One of the possible spinoffs is to produce an unmanned Solar Impulse to fly 20 kilometers 12.4 miles high in the stratosphere, Solar Impulse Chairman Bertrand Piccard told FoxNews.com during an interview in New York.

It s to provide cheap satellite for Wi-Fi, GSM connections, observation for agriculture – our engineers are working on that now.

Piccard was at the controls of Solar Impulse 2 when it reached Abu Dhabi in July, completing the final leg of the first solar-powered journey around the world.

The plane, which set off from Abu Dhabi in March 2015, traveled 26,744 miles on its odyssey and racked up 558 hours of flight time.

The Solar Impulse chairman took turns with former Swiss military pilot Andre Borschberg to fly the single-seat plane around the world.

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William Mcneely 2016-06-06
img

File photo - In this photo provided by Solar Impulse, "Solar Impulse 2," the solar airplane of Swiss pioneers Bertrand Piccard and Andre Borschberg, moves through the sky shortly after the take off from Dayton International Airport, in Dayton, Ohio to Lehigh Valley International Airport in Allentown, Pa., on Wednesday, May 25, 2016.

Jean Revillard/Solar Impulse via AP

Solar Impulse 2 is expected to take off from Lehigh Valley, Pennsylvania around midnight on the latest leg of its solar-powered journey around the world, arriving at JFK airport in New York around 4 a.m.

I am looking forward to this incredible flyover of the StatueofLiberty NYC Find more info: https://t.co/UULF3UYKte pic.twitter.com/NJvb6xr0hI

— André Borschberg @andreborschberg June 6, 2016

I will be able to observe with awe the lights of the amazing city which never sleeps, he added, in a subsequent tweet.

In Si2's cockpit I will be able to observe with awe the lights of the amazing city which never sleeps pic.twitter.com/NiZ85ad2DP

— André Borschberg @andreborschberg June 6, 2016

The plane is the brainchild of explorer and Solar Impulse Chairman Piccard, who is taking it in turns with his fellow Swiss pilot Borschberg to fly the aircraft on its journey across the globe.

The aircraft, a larger version of a single-seat prototype that first flew six years ago, is made of carbon fiber and has 17,248 solar cells built into the wing that supply the plane with renewable energy, via four motors.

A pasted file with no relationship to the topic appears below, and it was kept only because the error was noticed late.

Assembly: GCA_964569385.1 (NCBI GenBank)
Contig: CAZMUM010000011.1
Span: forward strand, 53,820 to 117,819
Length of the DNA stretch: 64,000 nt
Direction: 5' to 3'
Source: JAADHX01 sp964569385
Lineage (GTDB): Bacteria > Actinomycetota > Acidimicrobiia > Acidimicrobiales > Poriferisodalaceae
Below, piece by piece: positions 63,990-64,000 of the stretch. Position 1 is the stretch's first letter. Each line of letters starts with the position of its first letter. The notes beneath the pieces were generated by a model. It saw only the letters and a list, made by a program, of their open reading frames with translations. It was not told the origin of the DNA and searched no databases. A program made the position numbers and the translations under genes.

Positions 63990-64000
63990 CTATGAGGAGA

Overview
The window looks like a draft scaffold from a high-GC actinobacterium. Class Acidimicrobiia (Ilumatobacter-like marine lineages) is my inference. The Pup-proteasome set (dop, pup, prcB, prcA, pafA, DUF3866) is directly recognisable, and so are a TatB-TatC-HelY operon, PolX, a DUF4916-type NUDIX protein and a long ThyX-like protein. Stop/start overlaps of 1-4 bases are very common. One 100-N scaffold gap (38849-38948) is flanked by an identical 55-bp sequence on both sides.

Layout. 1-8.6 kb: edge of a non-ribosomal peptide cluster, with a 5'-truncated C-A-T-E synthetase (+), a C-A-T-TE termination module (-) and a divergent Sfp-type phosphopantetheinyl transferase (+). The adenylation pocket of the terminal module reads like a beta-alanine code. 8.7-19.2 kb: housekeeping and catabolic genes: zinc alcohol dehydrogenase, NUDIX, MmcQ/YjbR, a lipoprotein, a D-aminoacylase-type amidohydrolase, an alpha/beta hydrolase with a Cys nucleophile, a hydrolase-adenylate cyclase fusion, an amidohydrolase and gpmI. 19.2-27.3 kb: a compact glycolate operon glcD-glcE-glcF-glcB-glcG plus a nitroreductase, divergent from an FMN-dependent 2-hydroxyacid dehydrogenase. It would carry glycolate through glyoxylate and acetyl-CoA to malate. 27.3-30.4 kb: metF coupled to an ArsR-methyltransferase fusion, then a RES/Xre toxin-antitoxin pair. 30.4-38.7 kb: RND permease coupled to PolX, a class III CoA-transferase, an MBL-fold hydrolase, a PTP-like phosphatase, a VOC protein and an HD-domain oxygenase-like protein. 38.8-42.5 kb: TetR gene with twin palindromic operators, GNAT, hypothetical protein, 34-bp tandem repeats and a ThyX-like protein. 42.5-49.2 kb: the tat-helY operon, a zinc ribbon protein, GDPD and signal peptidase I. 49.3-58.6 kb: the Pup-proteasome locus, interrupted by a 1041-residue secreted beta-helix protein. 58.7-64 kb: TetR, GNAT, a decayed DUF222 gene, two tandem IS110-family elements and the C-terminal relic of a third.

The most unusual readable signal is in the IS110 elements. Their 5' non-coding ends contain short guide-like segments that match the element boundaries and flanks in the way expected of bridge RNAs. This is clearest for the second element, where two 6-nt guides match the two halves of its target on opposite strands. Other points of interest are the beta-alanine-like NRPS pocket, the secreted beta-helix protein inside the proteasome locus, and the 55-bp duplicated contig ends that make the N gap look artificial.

Related: From high above the Pacific, Solar Impulse 2 pilot spreads Earth Day message

Solar Impulse 2 typically flies between 30 mph and 40 mph, although this can increase and decrease significantly depending on wind speed.

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0
Danny Duck 2016-07-11
img

Solar-powered plane Solar Impulse 2 flies after taking off at San Pablo airport in Seville, southern Spain July 11, 2016.

Piloted by Andre Borschberg, the solar-powered plane left Seville Airport at 12:20 a.m. EDT.

Solar Impulse 2 is expected to land at Cairo International Airport, at around 3 a.m. EDT Wednesday after a flight of approximately 2,200 miles.

While Solar Impulse 2 s historic flights across the Pacific and Atlantic were carefully planned around weather conditions, the biggest challenge for the Mediterranean leg is Europe s busy summertime air traffic.

Shortly after leaving Seville, Solar Impulse 2 flew over the Gemasolar Thermasolar plant in Southern Spain, which is partly owned by mission partner Masdar.

What they do is what we do with this airplane – produce energy from renewables.

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0
Michelle Briggs 2016-07-25

— SOLAR IMPULSE @solarimpulse July 26, 2016

Almost 16 months since taking off on its incredible and pioneering journey, Solar Impulse 2 has landed back in Abu Dhabi.

There have been lows; battery failures, delays that lasted months at a time, weather woes and sickness along the way, but there have also been unbelievable highs as the plane broke record after record at nearly every turn.

Piccard – who had hoped to leave Cairo on July 18 but was struck down with a stomach upset – began the final leg of the trip on Saturday at 11:28pm UTC 1:28am CEST/7:28pm EDT on July 24 .

Rising heat causes thermals that create turbulence.

In particular, this rising heat is caused by an equalising effect in the air pressure system.

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0
Frances Buoy 2016-07-24